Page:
The Breonna Taylor Verdict

I’ve purposely avoided commenting on this for a while. Primarily because I know how reporters frequently cherry pick facts to spin stories. Breonna Taylor’s case seems very straight forward however. That being the case, even as the child of a cop, I’m shocked and disappointed by the grand jury verdict earlier today.

All that said, let me give MY analysis based on what’s been disclosed in the media thus far.

The BIG problem I see here is one of policy and procedure, even more than the actions of the individual officers.

First, let me state I have ZERO problem with no knock warrants for known dangerous fugitives and drug dealers. Knocking in those instances will allow suspects to arms themselves and flush drugs or destroy evidence.

Where I *DO* have a problem however is the way that policy was (in my opinion) abused here. They were raiding Breonna Taylor’s house based on guilt by association with the only disclosed evidence being she knew a drug dealer; an ex of all things if I recall correctly. That alone makes a no-knock warrant questionable at best.

Even worse, they kicked in the door to the apartment at zero-dark thirty when ANY sane person is going to assume it’s a home invasion. *I* would have come out gun drawn also in the same situation. The police compounded this problem by not wearing uniforms NOR immediately identifying themselves as police. This all but guaranteed gun play was going to happen. Other than not identifying themselves immediately, this ALL appears to have been standard policy for the department.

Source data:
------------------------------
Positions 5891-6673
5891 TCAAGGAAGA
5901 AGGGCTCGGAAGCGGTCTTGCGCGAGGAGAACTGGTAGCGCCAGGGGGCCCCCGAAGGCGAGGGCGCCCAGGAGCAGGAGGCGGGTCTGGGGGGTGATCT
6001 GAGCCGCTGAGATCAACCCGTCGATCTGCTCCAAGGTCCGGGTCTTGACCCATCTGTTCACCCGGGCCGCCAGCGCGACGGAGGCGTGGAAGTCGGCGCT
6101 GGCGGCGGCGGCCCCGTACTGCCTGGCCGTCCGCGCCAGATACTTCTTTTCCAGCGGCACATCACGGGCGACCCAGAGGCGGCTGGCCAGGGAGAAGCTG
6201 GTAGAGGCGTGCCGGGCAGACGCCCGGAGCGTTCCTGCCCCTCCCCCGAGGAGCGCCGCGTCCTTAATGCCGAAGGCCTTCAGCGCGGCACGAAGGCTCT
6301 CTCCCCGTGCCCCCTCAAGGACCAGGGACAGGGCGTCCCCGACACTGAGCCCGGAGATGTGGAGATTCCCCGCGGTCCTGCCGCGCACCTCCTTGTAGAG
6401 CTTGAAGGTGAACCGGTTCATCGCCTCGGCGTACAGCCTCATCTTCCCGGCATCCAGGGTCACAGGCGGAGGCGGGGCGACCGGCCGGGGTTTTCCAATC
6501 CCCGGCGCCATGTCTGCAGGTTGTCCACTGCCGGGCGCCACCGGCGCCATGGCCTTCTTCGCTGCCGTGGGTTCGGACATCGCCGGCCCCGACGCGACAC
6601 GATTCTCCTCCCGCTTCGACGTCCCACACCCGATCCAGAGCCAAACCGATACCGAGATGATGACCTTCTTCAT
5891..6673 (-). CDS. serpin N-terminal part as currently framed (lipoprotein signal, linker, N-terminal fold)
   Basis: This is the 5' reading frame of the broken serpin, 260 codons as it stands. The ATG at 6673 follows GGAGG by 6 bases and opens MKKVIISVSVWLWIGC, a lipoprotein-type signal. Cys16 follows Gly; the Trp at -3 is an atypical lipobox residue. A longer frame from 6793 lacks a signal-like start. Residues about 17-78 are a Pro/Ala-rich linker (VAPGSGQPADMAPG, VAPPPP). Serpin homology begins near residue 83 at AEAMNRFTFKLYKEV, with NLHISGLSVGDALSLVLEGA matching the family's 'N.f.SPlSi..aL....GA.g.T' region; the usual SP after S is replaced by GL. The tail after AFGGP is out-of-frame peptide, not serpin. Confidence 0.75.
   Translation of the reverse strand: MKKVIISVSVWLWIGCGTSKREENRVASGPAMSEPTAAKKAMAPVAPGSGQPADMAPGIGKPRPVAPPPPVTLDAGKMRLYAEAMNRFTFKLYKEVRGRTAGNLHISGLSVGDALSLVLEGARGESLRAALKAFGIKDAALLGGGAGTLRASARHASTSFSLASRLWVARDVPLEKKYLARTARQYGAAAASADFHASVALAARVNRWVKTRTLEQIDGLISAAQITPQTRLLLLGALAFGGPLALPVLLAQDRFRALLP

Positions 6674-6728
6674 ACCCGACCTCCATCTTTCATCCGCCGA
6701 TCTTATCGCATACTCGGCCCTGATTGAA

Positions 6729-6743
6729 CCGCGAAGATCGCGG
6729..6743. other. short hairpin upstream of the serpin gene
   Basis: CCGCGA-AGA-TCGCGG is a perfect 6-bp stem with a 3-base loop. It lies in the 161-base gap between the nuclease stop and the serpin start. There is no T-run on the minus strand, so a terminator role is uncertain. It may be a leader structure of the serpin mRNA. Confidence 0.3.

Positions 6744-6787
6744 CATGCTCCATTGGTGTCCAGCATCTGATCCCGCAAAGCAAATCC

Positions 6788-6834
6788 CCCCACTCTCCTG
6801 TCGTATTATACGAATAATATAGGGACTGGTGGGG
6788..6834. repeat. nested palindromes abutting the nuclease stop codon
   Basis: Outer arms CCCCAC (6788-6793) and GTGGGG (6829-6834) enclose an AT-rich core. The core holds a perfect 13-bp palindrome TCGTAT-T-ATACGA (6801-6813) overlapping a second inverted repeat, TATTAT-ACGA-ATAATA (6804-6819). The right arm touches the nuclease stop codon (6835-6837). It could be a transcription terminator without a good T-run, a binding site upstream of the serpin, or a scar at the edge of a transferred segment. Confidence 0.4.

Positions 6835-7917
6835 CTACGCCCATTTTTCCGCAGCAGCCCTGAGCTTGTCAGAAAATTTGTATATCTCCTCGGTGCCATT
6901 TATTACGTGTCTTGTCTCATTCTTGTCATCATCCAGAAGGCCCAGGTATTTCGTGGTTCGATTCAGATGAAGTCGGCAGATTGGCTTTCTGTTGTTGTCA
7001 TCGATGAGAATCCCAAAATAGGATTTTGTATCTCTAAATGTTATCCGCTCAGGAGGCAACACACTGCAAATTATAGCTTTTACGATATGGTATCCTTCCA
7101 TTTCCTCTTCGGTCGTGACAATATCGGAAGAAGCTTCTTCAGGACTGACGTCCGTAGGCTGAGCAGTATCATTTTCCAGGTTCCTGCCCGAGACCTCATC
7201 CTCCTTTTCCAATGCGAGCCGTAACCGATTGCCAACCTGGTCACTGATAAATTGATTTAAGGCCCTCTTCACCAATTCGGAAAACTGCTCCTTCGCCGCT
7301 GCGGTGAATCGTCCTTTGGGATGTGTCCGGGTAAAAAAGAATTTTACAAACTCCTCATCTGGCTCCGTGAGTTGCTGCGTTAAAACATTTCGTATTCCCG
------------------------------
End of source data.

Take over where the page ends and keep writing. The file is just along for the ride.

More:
I understand the need to keep officers safe, and to increase the odds of catching bad guys off-guard. Somewhere there has to be a balance with the public’s and suspect’s safety taken into account as well. No midnight raids, no out of uniform crap, and certainly no failure to identify. All three of those led the situation to a violent conclusion.

Now with the individual officers… Let’s take the EASY one first. The only one to get charged with anything was the idiot that fired blindly through a window that had blinds or curtains up. He had ZERO idea who he was shooting at, or where those rounds were going to end up. COMPLETELY inexcusable.

One of the first safety rules taught to all gun owners is to ALWAYS know exactly what you’re shooting at and where that bullet is going to go or could end up. Again, since the view through the window was obstructed, he had NO idea where his shots were going, or who/what they might hit. This was NOT a war zone. Tear gas or a flash bang might have been justified but NOT gunfire.